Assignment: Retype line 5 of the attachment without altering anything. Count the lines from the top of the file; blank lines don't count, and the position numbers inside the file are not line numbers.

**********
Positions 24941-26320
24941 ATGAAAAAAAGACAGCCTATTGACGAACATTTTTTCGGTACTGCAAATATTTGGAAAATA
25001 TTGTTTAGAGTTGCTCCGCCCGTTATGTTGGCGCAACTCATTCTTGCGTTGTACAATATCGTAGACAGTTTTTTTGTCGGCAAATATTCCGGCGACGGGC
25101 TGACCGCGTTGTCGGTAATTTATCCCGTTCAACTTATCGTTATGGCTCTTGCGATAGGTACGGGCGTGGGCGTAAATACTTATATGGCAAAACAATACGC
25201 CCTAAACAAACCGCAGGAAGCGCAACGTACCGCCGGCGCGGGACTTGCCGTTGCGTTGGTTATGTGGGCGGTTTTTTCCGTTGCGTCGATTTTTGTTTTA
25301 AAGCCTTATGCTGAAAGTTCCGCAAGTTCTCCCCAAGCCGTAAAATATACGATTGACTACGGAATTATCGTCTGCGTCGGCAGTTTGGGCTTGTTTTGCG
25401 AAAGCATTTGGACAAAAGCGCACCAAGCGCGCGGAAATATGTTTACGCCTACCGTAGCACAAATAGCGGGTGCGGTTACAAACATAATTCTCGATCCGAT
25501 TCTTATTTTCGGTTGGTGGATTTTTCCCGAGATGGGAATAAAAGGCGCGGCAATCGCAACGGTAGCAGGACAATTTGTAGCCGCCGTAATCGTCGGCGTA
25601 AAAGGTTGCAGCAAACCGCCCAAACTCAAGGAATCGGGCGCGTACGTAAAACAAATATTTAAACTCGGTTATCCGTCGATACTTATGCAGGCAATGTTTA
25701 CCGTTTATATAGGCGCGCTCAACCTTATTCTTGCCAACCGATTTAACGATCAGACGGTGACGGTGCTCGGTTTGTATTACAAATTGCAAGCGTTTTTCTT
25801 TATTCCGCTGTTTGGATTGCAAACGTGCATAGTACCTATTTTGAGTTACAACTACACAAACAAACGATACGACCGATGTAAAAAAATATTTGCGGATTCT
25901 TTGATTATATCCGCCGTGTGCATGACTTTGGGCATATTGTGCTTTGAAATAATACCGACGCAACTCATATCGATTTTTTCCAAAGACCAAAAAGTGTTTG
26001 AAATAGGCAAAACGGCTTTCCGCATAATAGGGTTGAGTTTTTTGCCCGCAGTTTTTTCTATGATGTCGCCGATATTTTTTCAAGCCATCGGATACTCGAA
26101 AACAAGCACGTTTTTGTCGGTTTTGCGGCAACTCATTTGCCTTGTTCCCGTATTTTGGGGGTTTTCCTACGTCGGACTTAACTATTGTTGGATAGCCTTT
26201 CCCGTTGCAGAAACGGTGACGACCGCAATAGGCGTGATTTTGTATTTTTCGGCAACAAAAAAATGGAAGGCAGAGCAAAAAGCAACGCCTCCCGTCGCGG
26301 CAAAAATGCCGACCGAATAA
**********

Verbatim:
25201 CCTAAACAAACCGCAGGAAGCGCAACGTACCGCCGGCGCGGGACTTGCCGTTGCGTTGGTTATGTGGGCGGTTTTTTCCGTTGCGTCGATTTTTGTTTTA